When is whitewood not really Whitewood? Probably when you buy it from your local home improvement store.
And, no, that’s not the punchline to a joke. You see, whitewood is also the catch-all term given to lumber used mainly for framing, construction projects, and other outdoor applications.
So, in this article, you’ll learn the difference between Whitewood and the ‘whitewood’ sold at your home improvement store. You’ll also discover what makes Douglas Fir one of the best types of lumber for framing.
And keep reading to find out if genuine Whitewood is suitable for your next woodworking project.
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What Is Whitewood Exactly?
Well, Whitewood is another name for Tulipwood. Also known by the name, Yellow Poplar, this hardwood grows abundantly across North America.
It is great for making interior wood crafts such as cabinetry and furniture. And it’s also used for making musical instruments and wood whittling.
However, in home improvement stores, Whitewood is also a catch-all name given to various different types of framing lumber. And one of those home improvement store ‘whitewood’ lumbers happens to be Douglas Fir.
And What Kind Of Whitewood Is On Sale At My Home Improvement Store?
You’ll need to double check the sale ticket. But in general, Spruce, Pine and Douglas Fir are the three most popularly listed ‘whitewoods’ on offer.
All three of these softwoods are fairly lightweight, when you compare them against choice hardwood outdoor lumber, such as White Oak.
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Is Whitewood (Tulipwood) Durable Enough For Framing?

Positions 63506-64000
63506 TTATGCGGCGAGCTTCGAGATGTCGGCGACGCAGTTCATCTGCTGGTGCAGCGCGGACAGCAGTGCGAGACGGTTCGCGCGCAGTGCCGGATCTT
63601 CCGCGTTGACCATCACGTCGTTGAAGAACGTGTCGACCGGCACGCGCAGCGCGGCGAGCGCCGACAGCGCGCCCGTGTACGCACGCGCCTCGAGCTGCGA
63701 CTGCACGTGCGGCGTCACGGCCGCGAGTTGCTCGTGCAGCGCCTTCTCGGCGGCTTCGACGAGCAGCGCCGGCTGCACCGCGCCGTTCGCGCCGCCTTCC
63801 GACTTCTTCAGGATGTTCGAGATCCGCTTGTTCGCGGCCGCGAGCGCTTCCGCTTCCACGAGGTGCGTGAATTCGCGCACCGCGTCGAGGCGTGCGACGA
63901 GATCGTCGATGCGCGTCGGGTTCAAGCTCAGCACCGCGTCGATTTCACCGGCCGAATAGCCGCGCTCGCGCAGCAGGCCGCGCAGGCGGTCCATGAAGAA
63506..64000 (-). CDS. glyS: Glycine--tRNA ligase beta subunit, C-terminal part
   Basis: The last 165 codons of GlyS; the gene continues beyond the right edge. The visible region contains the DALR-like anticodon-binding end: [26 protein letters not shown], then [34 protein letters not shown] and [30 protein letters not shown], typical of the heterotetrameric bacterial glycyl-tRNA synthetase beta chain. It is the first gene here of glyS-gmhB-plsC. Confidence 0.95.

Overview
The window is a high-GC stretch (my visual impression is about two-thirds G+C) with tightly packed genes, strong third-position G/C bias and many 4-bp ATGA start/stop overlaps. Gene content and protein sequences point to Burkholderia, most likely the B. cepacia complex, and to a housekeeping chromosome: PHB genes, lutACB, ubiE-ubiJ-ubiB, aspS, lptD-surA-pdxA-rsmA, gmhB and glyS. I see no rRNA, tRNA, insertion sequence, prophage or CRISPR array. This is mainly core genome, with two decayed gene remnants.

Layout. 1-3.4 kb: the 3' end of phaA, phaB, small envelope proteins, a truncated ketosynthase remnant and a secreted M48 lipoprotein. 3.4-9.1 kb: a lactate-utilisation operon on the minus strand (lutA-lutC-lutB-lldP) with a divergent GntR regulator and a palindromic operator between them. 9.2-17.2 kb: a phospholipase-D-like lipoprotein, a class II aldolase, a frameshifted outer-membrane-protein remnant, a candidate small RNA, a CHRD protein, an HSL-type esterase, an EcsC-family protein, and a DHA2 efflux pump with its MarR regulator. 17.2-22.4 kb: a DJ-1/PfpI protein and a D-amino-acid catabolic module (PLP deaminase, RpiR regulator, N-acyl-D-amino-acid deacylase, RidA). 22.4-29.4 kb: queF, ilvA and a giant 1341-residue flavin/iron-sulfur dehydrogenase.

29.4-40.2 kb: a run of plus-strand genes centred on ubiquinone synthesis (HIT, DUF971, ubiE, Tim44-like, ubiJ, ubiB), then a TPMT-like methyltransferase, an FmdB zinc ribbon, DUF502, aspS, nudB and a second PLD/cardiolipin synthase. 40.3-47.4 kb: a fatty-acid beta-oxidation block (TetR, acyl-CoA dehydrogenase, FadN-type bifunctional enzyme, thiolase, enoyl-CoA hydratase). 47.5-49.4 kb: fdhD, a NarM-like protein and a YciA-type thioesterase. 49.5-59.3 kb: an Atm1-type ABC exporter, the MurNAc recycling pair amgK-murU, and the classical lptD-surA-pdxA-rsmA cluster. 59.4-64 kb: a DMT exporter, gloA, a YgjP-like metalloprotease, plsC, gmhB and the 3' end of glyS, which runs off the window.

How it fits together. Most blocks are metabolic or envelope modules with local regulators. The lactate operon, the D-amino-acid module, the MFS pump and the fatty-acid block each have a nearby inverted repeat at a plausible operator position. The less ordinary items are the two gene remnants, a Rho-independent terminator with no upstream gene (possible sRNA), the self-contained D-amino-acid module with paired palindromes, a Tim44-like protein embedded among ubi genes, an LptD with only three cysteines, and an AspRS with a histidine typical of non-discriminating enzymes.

No, not at all. It is not stable, meaning that changes in humidity — or a light sprinkling of rain – can cause it to shift. And that is a big problem for framing, because shifting will throw off the dimensions and measurements of the entire structure.
That doesn’t stop Tulipwood from sometimes being used for other exterior work such as siding. Yet, even then, Tulipwood isn’t chosen for siding because it is durable. It is simply used because it is cheap, costing much less than better choice exterior siding lumber, such as Western Red Cedar.
What About Douglas Fir? Is It A Durable Wood?
Douglas Fir is one of the most stable woods you can hope to use. After it’s been seasoned, (which takes 6-12 months after it’s been logged), it barely shifts around ever again.
And the reason for this is pretty simple. It doesn’t absorb water and moisture anywhere near as readily as most other types of wood. As a result, it doesn’t shrink and contract when that moisture dries out.
In addition to this, Douglas Fir has a very high strength-to-weight ratio for a softwood. And that’s why Douglas Fir is ideal for framing, outdoor construction, and other types of exterior building work.
Does Douglas Fir Need Treating?
Yes it does. This softwood isn’t impervious to decay. Douglas Fir may not warp and twist, but it will rot away in around 3 to 6 years, if it is left untreated.
This is why Douglas Fir — at least the kind meant for exterior projects — is pressure treated. Which means it’s been infused with wood preserving fungicides to help stave off the bacteria responsible for wood rot.
You can learn more about how to protect exterior Douglas Fir wood by checking out our post: What Is The Best Treatment For Douglas Fir Porch Decking?
So Which One’s Better? Douglas Fir Or Whitewood?
For outdoor projects, you should stick to Douglas Fir. Whitewood (Tulipwood) won’t last very long outside, even with a quality sealant.
But, Whitewood is lightweight, easy to machine, and carve. So, this wood is the better choice for interior woodworking projects, such as cabinets, coffee tables, and whittled wood crafts.
Related Post: Is Douglas Fir Any Good For Firewood?
To Wrap Up, Here Are The 3 Key Takeaways From This Post…
- 1). Whitewood is another name for Yellow Poplar. It is not a stable wood, meaning that it will warp and twist if used for framing work.
- 2). Whitewood is also the nickname that home improvement stores have given to a range of framing lumber. These ‘whitewoods’ often include softwoods such as Spruce, Pine, and Douglas Fir.
- 3) Douglas Fir is ideal for exterior projects, such as framing. However, it’ll need to undergo a wood preserving treatment, if it is to stave off rot and decay.